Blending Social Media with Parliamentary Websites: Just a Trend, or a Promising Approach to e-Participation?

  • Aspasia PapaloiEmail author
  • Eleni Revekka Staiou
  • Dimitris Gouscos
Part of the Public Administration and Information Technology book series (PAIT, volume 1)


This chapter discusses how social media use can enhance interaction between citizens and parliaments. The presence of parliamentary institutions in Europe and the Americas in social media is researched and quantitavely assessed. A specific question, on the citizen side, is to what extent social media is used by parliaments for informative purposes only, or for more substantial forms of citizen feedback. The ways in which parliaments can change to use social media for transparency and citizen engagement are therefore investigated. This chapter contributes to the research on using social media to enhance transformation of public bodies and citizen participation for democratic governance.


Social Medium Citizen Participation Public Body Social Media Platform Twitter Account 
These keywords were added by machine and not by the authors. This process is experimental and the keywords may be updated as the learning algorithm improves.


  1. Al Hasib, A. (2009) Threats of online social networks. International Journal of Computer Science and Network Security. Vol.9, No 11, November 2009.Google Scholar
  2. Arnstein, Sherry R. (1969) A Ladder of Citizen Participation. JAIP, Vol. 35, No. 4, pp. 216–224.Google Scholar
  3. Bakera, J.R., Bennett, L.L.M., Bennett, S.E. & Flickinger, R.S. (1996) Citizens’ knowledge and perceptions of legislatures in Canada, Britain and the United States. The Journal of Legislative Studies, 2(2), pp.44–62Google Scholar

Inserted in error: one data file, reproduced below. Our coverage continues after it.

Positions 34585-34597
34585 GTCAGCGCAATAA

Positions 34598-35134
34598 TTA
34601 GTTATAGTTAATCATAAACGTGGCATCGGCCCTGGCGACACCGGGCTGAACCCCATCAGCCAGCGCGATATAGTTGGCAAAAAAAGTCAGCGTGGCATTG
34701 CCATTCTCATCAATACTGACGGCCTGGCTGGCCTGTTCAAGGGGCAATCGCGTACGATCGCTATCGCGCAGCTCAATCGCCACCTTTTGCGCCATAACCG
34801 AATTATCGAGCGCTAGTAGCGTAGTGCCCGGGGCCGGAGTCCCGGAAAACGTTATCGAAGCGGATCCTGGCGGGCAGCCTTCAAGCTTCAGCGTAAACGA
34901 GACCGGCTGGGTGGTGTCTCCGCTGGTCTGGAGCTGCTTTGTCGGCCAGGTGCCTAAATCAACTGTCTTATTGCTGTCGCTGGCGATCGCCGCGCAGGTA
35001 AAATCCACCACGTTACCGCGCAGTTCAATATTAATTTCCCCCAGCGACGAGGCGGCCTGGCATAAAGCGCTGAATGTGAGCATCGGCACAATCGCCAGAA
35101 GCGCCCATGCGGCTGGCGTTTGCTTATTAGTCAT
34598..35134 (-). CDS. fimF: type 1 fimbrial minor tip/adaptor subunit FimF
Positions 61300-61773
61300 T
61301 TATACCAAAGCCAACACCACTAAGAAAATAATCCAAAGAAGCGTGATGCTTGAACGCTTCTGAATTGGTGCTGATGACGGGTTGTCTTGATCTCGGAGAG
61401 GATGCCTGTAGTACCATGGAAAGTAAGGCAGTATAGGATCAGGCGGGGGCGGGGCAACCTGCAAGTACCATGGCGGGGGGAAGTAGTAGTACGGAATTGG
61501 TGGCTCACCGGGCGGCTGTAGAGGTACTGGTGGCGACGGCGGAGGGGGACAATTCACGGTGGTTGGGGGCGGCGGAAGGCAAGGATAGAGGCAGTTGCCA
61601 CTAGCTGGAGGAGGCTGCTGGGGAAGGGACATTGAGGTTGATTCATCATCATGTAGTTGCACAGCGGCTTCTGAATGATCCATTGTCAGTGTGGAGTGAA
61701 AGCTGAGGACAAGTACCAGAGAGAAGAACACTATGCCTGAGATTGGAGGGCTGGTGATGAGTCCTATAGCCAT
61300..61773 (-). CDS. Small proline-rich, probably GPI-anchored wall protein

4. Baumgarten, J. & Chui, M. (2009). E-Government 2.0. Retrieved from:
  5. Blossom, J. (2009). Content Nation. Surviving and thriving as social media changes our work, our lives and our future. Indianapolis, Indiana: Wiley PublishingGoogle Scholar
  6. Braghiroli, S. (2011) E-virgins, e-MEPs and MEP 2.0: Internet-based Political Communication in the European Parliament. Italian Political Science. Issue 6. Google Scholar
  7. Breslin, J. G., Passant, A. & Decker, St. (2009) The Social Semantic Web. Berlin, Heidelberg: Springer-VerlagGoogle Scholar
  8. Buhl. H. U. (2011) From Revolution to Participation: Social Media and the Democratic Decision-Making Process. Business & Informations Systems Engineering. 4|2011, 195–198.Google Scholar
  9. Chrissafis, T. & Rohen, M. (2010). European eParticipation Developments. JeDEM 2(2): 89–98, 2010.Google Scholar
  10. Clarke, A. (2010). Social media. Political uses and implications for representative democracy. Publication No. 2010-10-E, Background Paper, Library of the Parliament of Canada.Google Scholar
  11. Dutta, S. & Mia, I. (2011) The Global Information Technology Report 20102011. Transformations 2.0. World Economic Forum, Geneva.Google Scholar
  12. Effing, R., van Hillegersberg, J. & Huibers, T. (2011). Social Media and Political Participation: Are facebook, twitter and YouTube Democratizing Our Political Systems? In E. Tambouris, A. Macintosh & H. de Bruijn (Eds), ePart 2011, LNCS 6847, pp. 25–35, 2011. Delft: IFIPGoogle Scholar
  13. Ferro, E. & Molinari, F. (2010). Framing Web 2.0 in the Process of Public Sector Innovation: Going Down the Participation Ladder. European Journal of ePractice, No.9. Google Scholar
  14. Flickinger, R.S., Bennett, L.L.M. & Bennett, S.E. (1995) Citizen Support for the European Parliament: Knowledge and the Democratic Deficit. Retrieved from:
  15. Fyfe, T. & Crookall, P. (2010). Social media and public sector policy dilemmas. Retrieved from: